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The White House and FCC aren't the only groups that are advocating for the legal unlocking of smartphones. AT&T has authored a post on their blog explaining that they are perfectly happy to unlock your device as long as the customer is paying his or her bills and they have fulfilled their service agreement commitment.
While we think the Librarian's careful decision was reasonable, the fact is that it has very little impact on AT&T customers. As we make clear on our website, if we have the unlock code or can reasonably get it from the manufacturer, AT&T currently will unlock a device for any customer whose account has been active for at least sixty days; whose account is in good standing and has no unpaid balance; and who has fulfilled his or her service agreement commitment. If the conditions are met we will unlock up to five devices per account per year. We will not unlock devices that have been reported lost or stolen.
If you're an AT&T customer who meets the requirements above and have tried unlocking your device to no avail, let us know! We'd love to hear your story in the comments. If you'd like to read AT&T's full blog post detailing their unlocking policy, you can head over to AT&T's website.
EA has suspended marketing for SimCity in light of launch problems, asks affiliates to 'stop actively promoting game'
EA has decided to stop marketing SimCity for right now due to all of the launch troubles that the game has experienced. In addition to stopping their own marketing, EA has e-mailed its marketing affiliates asking that they stop actively promoting the game as well.
In an email sent out to EA's marketing affiliates, obtained by Polygon, EA says it has "deactivated all SimCity text links and creative and we ask you to please remove any copy promoting SimCity from your website for the time-being."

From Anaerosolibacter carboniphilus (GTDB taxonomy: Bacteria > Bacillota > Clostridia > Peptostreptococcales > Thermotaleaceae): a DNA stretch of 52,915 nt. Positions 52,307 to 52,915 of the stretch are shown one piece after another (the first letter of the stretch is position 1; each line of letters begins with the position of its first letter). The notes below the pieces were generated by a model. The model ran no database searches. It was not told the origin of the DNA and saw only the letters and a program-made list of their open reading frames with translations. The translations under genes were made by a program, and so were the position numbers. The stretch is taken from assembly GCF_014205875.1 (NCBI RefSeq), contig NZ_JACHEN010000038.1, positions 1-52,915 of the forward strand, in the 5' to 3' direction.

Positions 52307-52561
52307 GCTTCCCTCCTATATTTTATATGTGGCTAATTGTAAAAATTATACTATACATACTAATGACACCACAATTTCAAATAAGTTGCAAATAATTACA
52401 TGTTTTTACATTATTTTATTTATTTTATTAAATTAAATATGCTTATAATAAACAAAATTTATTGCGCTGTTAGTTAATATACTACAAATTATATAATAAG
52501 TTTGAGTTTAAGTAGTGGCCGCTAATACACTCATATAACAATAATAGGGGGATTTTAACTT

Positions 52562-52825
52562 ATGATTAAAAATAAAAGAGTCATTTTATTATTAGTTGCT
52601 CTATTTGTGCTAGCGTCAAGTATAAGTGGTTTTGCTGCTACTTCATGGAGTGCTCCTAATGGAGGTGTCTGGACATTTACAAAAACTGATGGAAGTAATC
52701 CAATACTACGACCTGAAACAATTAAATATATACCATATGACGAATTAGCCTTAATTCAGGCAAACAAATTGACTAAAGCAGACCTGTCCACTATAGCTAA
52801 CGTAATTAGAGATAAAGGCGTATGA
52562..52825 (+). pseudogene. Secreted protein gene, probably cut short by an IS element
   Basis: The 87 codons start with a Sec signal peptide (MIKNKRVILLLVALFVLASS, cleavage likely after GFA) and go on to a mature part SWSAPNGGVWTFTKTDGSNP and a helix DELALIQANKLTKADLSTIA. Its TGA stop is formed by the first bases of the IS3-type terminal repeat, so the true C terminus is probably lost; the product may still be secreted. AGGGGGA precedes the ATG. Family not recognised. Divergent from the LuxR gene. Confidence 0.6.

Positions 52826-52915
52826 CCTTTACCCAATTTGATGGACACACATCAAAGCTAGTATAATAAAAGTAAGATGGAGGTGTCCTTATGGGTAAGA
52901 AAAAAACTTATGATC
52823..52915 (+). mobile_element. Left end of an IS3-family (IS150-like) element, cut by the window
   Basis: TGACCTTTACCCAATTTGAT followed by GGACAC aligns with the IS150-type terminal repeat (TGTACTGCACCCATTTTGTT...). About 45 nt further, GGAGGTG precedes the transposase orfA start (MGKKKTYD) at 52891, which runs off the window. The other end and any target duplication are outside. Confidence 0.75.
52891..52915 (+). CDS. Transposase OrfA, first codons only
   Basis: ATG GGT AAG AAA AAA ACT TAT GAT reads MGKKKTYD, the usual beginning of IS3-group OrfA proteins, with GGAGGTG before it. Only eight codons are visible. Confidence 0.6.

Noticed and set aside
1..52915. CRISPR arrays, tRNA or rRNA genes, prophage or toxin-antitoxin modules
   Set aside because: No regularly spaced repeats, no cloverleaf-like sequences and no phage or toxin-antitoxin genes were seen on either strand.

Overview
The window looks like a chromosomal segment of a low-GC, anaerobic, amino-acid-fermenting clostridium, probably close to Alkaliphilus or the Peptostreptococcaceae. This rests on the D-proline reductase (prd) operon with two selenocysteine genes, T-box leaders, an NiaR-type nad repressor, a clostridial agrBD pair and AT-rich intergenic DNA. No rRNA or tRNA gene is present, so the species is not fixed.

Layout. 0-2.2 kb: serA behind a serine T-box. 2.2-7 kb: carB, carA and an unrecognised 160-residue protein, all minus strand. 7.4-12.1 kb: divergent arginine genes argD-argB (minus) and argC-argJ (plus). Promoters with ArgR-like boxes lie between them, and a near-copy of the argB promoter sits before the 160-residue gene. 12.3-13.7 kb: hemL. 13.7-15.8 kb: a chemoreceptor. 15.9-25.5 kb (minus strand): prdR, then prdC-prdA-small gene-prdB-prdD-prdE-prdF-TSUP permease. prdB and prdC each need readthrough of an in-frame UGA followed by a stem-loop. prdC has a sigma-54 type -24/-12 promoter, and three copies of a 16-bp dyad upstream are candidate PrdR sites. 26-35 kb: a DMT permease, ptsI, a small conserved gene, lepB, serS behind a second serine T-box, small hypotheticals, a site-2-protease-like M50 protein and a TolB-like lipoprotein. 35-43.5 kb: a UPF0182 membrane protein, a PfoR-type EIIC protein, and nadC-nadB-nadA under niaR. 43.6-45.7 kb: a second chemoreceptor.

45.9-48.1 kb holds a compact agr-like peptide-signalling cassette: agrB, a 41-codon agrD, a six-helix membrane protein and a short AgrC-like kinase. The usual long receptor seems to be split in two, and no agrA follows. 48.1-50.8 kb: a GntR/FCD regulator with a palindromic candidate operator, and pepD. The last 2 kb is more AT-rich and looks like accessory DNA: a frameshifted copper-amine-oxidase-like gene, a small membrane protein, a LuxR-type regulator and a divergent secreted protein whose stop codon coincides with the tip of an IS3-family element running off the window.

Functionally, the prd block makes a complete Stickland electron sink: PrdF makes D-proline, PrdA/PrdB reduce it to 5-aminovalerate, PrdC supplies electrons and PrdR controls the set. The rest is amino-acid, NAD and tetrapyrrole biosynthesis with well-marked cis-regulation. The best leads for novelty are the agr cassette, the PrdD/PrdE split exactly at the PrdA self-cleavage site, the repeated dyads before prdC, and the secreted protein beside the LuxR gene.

To be clear we are continuing to payout commissions on all SimCity sales that are referred, however we are requesting that you please stop actively promoting the game. We will notify you as soon as the SimCity marketing campaigns have been resumed and our promotional links are once again live in the Linkshare interface. We apologize for any inconveniences that this may cause, and we thank you for your cooperation.
This is just the latest in the on-going saga that is the SimCity launch. To read more about our coverage of the SimCity launch, check out all of our content tagged with SimCity.
The latest news surrounding the numerous problems plaguing the SimCity launch is that EA has changed its mind about refunds. A post authored March 5 by EA Global community manager Marcel Hatam said, "If you regrettably feel that we let you down, you can - of course - request a refund for your order at http://help.origin.com/contact-us."
Numerous Redditors have said that they were receiving refunds as late as yesterday afternoon. Currently users are reporting that Origin CSRs are saying that they cannot provide a refund. The original post, seen above, has been amended to point users to the return policy. Origin's Twitter account also tweeted the following:
Regarding recent confusion: In general we do not offer refunds on digital download games. Please review our policy https://help.ea.com/article/returns-and-cancellations
The return policy states: "As a general policy, EA does not offer refunds on any products downloaded through Origin."
Over the last several months Microsoft's Windows Phone platform has managed to gain a little momentum, but its adoption rate is nothing like its competitors. With Nokia being the largest adopter of the platform, they had to bite off quite a bit in licensing fees for the Windows based mobile OS.
Nokia released a statement yesterday that it still owes Microsoft more than half a billion dollars ($650 million) in licensing fees for Windows Phone. Shareholders need not start a revolution though as the total platform support fees that Nokia has received or will receive from Microsoft will exceed the licensing fees.
This means that the gamble Nokia took on Windows Phone will not be a loss at all, and we may even see some next-generation Windows Phones from the Finnish phone manufacturer. No information on when the $650 million bill is due, but we are sure that Nokia will pay in full right on time.
According to an email acquired by the Wall Street Journal, Motorola will be laying off 10% of their workforce. The email says "while we're very optimistic about the new projects in our pipeline, we still face challenges."